17: July 3, 1935

18: March 29, 1937

19: Over the past week, I have attended meetings hosted by the AAA, Agricultural Adjustment Act. It is an organization created by the government to pay farmers for allowing government officials to monitor how much crops are grown. It is a weird concept, but I am not one to argue. I am getting paid for doing nothing. With this extra income, I have been able to work on other jobs to get more money. We have been able to purchase more food and to buy new clothing. All of this extra money has given our family a new hope that some day everything will return back to normal. This is the happiest I have seen my wife during the depression. She seems to have an essence about her that gives her happiness and comfort. Her positive energy is rubbing off on myself and my children. My children are returning to their sophomoric lives where they have more freedom. Life is beginning to go back to normal. My children are playing outside with their friends. My wife is tending to the house and children. The overall atmosphere around my house is becoming more positive. This is a good omen and will hopefully lead to the end to the Dust Bowl and depression. My family is getting healthier and getting more nutrition because of the extra food. My children are growing bigger and changing. I can hardly recognize Sam and Sara. They are growing up too fast. The extra money is really helping them grow. It couldn't have come at a better time.

20: Over the past month, I have noticed the dust storms becoming less frequent. We haven't had to worry about dust ruining our food and water. My family has been able to go outside without thinking about the threat of another dust storm. Less people have been getting dust pneumonia. Dust pneumonia is when dust coats the inside of the lungs and causes a person to stop breathing. Living in "Hoovervilles" is becoming easier for those living there. Eventually the storms will stop completely. When the storms stop, everything will be normal. My children have been able to attend school again. The school was filled with dust to the point where it had to be postponed. Hopefully this luck continues. As the dust storms become less frequent, the land and soil begin to recover. Many farmers are beginning to plow their land. The risk-takers are even planting wheat. I hope it pays off for them. My wife has decided to try and plant a small garden of various vegetables. She wants to test our soil to see if it is has enough nutrients to plant our crops. I hope to lay down my seeds by the end of the month to hopefully get a successful harvest this year. Even if I wouldn't be able to sell it, the successful harvest season would prove that things are getting better. Everything will be able to bounce back. I have a good feeling that everything is getting better and will stay that way for a long time. We will have a prosperous life.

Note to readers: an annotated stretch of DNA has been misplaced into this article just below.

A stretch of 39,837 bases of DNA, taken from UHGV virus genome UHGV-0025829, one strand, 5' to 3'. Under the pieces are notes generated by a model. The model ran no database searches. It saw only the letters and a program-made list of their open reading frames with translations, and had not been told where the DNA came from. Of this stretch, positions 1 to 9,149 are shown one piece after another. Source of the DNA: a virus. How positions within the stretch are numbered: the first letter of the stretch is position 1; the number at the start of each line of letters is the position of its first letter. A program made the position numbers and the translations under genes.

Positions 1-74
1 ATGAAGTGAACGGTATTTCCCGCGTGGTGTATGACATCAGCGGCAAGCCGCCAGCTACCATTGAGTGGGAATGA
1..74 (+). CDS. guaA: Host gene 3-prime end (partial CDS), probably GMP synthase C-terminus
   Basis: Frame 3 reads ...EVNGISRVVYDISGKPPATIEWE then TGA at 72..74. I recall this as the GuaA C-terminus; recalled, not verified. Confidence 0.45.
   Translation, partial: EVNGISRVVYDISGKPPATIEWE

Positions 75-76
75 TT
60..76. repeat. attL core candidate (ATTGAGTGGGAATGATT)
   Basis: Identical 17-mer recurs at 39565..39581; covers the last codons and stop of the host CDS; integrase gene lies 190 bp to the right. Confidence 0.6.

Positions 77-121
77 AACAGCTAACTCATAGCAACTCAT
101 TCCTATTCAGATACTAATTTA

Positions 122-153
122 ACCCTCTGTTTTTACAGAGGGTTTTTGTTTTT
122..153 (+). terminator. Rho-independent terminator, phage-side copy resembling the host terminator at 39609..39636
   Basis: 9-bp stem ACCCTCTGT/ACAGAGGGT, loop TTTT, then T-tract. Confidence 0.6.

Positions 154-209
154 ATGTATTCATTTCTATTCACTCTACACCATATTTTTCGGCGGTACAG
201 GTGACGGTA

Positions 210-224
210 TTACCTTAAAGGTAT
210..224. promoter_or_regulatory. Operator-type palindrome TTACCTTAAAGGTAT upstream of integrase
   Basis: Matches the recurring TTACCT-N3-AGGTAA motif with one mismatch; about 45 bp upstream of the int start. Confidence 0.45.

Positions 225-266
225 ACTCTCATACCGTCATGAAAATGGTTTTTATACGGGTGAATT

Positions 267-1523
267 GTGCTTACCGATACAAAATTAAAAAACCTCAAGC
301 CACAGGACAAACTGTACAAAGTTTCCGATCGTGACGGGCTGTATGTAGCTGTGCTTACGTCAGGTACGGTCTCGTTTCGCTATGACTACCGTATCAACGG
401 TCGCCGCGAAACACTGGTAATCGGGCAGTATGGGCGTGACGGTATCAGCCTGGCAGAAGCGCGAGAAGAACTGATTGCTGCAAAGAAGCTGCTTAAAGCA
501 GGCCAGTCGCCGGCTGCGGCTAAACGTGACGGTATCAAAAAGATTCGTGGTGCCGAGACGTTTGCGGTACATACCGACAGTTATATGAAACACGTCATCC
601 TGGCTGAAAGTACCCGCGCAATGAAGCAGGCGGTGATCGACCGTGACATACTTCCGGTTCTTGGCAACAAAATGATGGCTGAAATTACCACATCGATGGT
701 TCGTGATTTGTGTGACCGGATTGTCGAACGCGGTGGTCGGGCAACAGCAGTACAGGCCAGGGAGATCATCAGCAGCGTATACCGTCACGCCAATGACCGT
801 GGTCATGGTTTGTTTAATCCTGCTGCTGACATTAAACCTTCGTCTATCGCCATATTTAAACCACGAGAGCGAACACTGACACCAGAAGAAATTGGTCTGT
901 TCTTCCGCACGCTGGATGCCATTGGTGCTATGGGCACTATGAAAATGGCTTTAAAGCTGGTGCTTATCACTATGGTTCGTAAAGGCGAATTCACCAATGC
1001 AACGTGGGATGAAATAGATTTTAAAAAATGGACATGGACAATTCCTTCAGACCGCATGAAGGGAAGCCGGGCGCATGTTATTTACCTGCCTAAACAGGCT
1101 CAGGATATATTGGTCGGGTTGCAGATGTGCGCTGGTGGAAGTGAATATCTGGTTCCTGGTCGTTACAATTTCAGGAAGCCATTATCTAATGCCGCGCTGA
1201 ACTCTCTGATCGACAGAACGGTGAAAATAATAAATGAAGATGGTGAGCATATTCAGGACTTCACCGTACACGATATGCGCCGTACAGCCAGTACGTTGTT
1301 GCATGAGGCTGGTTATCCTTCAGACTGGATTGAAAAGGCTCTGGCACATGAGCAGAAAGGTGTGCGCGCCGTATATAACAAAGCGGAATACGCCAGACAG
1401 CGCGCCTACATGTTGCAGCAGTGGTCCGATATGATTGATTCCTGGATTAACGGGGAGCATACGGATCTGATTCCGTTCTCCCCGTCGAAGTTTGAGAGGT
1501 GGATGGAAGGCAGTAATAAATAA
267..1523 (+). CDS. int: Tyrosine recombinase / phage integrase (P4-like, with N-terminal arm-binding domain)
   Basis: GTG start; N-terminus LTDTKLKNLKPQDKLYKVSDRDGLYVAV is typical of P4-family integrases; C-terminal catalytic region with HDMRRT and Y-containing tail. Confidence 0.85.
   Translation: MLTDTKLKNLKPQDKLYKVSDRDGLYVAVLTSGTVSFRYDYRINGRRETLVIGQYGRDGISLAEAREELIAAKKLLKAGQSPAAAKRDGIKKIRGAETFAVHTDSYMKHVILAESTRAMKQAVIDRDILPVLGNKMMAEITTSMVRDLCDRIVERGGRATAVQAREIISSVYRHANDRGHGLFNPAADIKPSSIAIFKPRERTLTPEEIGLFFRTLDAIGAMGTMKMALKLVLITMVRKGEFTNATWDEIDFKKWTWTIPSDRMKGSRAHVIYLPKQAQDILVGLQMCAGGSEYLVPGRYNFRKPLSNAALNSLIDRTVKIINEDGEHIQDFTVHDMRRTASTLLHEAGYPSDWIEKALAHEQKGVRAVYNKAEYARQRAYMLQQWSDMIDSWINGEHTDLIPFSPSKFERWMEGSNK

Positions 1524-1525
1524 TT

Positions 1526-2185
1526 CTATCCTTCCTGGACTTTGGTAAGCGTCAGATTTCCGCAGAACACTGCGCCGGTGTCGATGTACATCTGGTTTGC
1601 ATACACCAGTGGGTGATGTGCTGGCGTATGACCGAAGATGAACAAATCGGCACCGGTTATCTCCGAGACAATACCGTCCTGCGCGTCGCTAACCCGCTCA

21: June 4, 1939

22: THE END

23: Works Cited -Artprintimages.com, http://cache2.artprintimages.com/lrg/27/2702/2EDND00Z.jpg -Britannica.com, Great Depression, http://media.web.britannica.com/eb-media/32/91332-004-8D9B6774.jpg -Csa.com, Refugee, http://www.csa.com/discoveryguides/refugee/images/farm.jpg -English.illinois.edu, Great Depression, http://www.english.illinois.edu/maps/depression/dbimages/dust2.gif -Flickr.com, http://farm3.static.flickr.com/2473/3885622226_b7c8d73459.jpg -Historylecture.org, http://www.historylecture.org/sdakota.jpg -Newsimg.bbc.co.uk, Herbert Hoover Photo, http://newsimg.bbc.co.uk/media/images/44389000/jpg/_44389414_hoover_2416_getty.jpg -PBWorks, Dust Bowl Farm, http://quickhour1.pbworks.com/f/1273583570/fsa-dust-bowl-farm-32396-700.jpg -Planetoddity.com, Wheat Photo, http://planetoddity.com/wp-content/uploads/2010/12/wheat-photo-6.jpg -Shorpy.com, http://www.shorpy.com/files/images/8b38282u.preview.jpg -Washington.edu, Hoovervilles, http://depts.washington.edu/depress/images/hoovervilles/hooverville3.jpg

25: Our Ancestors

26: Parents | Grandparents | Great Grandparents

Sizes: mini|medium|large|jumbo
Default User
  • By: Daniel R.
  • Joined: over 4 years ago
  • Published Mixbooks: 0
No contributors

About This Mixbook

  • Title: Great Depression Scrapbook
  • By Aasif Versi and Danny Robinsky
  • Tags: MHS
  • Started: over 4 years ago
  • Updated: over 4 years ago

Get up to 50% off
Your first order

Get up to 50% off
Your first order